A survey of storm-induced seaward-transport features observed during the 2019 and 2020 hurricane seasons

This is a Preprint and has not been peer reviewed. The published version of this Preprint is available: http://doi.org/10.34237/1008924. This is version 1 of this Preprint.


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Jin-Si Rose Over, Jenna Brown , Chris Sherwood , Christie Hegermiller , Phillipe Wernette , Andy Ritchie , Jonathan Warrick 


Hurricanes are known to play a critical role in reshaping coastlines, particularly on the open ocean coast in cases of overwash, but storm induced seaward-directed flow and responses are often ignored or un-documented. Subaerial evidence for seaward sediment transport (outwash, return-flow) increases our understanding of the impact hurricanes have on coastal and barrier island evolution. Towards this goal we catalog all available National Geodetic Survey Emergency Response Imagery (ERI), the National Oceanic and Atmospheric Administration’s (NOAA) collection of post-hurricane aerial imagery on the U.S East Atlantic and Gulf of Mexico coasts, for visible washout and return flow features. The most recent examples are from the North Core Banks, North Carolina, after Hurricane Dorian (2019), the Carolina coasts after Hurricane Isaias (2020), the Isles Dernieres, Louisiana, after Hurricane Zeta (2020), and the southwest coast of Louisiana, after Hurricanes Laura and Delta (2020); these include erosive scours and channels but also depositional deltas and fans on the shoreface and nearshore. Over the nearly 200 km of coastline analyzed, hundreds of seaward-flow features were identified; the density exceeds 20 per km in some areas. Individual features measure between 5 m and 500 m in both the along- and cross-shore dimensions. The extensive occurrence of these storm-induced return-flow and outwash morphologic features demonstrates that their sediment transport role may be more influential than previously thought. Based on these observations, we advocate for their inclusion in coastal change hazards classification schemes and coastal evolution morphodynamic models and propose an adoption of direction-explicit terms to use when describing return- and seaward-flow features to reduce redundant jargon and distinguish them from more frequently documented landward-flow features.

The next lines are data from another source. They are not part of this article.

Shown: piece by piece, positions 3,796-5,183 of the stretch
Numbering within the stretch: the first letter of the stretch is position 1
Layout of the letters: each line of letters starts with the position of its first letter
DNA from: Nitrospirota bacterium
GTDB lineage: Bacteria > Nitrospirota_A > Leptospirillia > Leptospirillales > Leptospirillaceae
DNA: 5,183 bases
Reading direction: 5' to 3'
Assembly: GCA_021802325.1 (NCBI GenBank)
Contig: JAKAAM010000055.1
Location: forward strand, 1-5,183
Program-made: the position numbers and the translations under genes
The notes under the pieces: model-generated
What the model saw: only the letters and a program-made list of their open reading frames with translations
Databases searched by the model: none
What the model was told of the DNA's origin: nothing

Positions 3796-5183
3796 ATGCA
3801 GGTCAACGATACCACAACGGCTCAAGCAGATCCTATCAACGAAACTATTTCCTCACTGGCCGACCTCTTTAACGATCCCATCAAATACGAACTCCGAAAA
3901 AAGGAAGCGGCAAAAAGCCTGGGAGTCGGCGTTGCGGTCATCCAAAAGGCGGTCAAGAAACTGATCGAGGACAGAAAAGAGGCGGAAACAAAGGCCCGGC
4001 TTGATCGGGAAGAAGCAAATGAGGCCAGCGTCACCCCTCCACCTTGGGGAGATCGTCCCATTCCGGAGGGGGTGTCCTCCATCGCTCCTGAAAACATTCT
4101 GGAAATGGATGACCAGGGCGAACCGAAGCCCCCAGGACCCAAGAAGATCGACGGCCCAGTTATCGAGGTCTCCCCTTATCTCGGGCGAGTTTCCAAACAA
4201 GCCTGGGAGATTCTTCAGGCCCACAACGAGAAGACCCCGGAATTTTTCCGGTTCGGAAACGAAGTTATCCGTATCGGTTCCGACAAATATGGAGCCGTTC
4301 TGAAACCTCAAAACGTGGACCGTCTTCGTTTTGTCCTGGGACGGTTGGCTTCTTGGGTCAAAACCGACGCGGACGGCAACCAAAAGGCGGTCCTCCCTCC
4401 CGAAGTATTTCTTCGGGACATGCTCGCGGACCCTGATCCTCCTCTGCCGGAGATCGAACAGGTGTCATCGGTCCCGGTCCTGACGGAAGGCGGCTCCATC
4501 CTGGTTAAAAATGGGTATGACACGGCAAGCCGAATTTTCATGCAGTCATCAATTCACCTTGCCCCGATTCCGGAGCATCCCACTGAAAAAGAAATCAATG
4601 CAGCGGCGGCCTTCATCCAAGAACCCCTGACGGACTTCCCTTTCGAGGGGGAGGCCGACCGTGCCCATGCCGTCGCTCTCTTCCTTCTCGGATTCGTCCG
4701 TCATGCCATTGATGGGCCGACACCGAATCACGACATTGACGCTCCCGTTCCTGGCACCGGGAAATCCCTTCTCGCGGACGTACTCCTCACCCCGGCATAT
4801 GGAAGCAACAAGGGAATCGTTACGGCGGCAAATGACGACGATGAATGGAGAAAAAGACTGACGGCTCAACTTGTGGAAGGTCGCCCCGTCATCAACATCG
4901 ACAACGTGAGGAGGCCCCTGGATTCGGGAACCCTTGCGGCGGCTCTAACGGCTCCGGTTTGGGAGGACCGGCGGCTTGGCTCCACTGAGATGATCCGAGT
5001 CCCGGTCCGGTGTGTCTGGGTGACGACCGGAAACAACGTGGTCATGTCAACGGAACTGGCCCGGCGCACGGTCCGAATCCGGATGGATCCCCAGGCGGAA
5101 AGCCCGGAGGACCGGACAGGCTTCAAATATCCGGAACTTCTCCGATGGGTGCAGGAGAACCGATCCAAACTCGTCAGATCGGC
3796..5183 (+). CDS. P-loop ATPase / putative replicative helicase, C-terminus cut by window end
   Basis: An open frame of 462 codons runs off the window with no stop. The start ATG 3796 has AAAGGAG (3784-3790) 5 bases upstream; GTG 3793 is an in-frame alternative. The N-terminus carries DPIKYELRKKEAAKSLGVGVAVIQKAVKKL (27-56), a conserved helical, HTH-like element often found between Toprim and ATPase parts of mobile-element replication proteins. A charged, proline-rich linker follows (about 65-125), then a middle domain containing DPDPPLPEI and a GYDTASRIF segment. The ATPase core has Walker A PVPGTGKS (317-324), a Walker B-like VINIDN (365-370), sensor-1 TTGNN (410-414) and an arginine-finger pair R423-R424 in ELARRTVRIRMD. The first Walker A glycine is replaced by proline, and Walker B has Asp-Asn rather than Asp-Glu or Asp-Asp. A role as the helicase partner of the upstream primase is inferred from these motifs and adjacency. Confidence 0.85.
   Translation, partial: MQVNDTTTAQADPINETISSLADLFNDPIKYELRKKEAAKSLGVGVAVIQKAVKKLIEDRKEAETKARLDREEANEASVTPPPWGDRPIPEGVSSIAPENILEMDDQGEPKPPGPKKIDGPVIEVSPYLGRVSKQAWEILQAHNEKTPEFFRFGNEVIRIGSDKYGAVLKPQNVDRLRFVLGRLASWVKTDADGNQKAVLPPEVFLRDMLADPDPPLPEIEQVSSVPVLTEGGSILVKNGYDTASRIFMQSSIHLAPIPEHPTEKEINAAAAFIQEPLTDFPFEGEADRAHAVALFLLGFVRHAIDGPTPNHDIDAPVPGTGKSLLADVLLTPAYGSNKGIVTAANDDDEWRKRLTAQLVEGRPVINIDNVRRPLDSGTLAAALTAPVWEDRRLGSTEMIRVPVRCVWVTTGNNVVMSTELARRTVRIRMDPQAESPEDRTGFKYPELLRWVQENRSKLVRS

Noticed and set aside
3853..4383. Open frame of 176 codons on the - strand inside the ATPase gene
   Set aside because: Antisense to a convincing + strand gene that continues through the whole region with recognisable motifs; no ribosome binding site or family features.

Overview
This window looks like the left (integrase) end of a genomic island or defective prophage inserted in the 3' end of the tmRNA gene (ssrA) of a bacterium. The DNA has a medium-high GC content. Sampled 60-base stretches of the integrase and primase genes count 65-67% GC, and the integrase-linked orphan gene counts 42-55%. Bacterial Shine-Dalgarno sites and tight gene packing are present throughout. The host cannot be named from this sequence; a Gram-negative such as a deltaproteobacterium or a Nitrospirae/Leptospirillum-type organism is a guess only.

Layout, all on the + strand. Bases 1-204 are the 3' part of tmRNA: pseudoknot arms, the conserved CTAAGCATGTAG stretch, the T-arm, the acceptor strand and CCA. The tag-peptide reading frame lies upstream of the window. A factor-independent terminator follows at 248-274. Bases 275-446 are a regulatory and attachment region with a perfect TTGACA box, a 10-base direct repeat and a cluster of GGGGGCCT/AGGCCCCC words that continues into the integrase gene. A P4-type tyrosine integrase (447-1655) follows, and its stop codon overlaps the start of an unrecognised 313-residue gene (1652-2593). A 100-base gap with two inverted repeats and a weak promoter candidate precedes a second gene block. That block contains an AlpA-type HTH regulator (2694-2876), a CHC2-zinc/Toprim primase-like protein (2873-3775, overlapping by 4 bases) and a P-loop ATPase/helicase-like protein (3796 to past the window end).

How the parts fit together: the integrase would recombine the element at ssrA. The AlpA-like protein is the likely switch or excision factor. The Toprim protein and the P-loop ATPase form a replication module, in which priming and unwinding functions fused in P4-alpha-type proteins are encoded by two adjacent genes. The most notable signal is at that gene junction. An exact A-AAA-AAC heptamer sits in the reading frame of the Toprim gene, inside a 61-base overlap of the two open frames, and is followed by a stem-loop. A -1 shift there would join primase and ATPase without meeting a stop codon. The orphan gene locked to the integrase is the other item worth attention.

Earth Sciences, Geomorphology, Physical Sciences and Mathematics


remote sensing, overwash, barrier islands, aerial imagery, hurricanes, outwash, East Coast, Gulf Coast


Published: 2021-09-24 23:15

Last Updated: 2021-09-25 03:15


CC BY Attribution 4.0 International

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